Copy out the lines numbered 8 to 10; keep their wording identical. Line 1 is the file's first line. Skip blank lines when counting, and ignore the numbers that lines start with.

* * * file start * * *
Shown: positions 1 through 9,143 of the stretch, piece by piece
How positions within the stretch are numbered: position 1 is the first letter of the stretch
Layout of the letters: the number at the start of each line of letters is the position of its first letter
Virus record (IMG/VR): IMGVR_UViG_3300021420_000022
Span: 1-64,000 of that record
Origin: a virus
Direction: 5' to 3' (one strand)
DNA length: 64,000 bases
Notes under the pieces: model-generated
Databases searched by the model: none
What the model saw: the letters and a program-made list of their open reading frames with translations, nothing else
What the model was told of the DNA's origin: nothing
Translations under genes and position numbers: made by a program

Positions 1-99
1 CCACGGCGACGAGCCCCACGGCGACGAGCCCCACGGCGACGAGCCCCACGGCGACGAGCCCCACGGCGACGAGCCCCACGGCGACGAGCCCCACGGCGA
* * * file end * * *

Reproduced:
DNA length: 64,000 bases
Notes under the pieces: model-generated
Databases searched by the model: none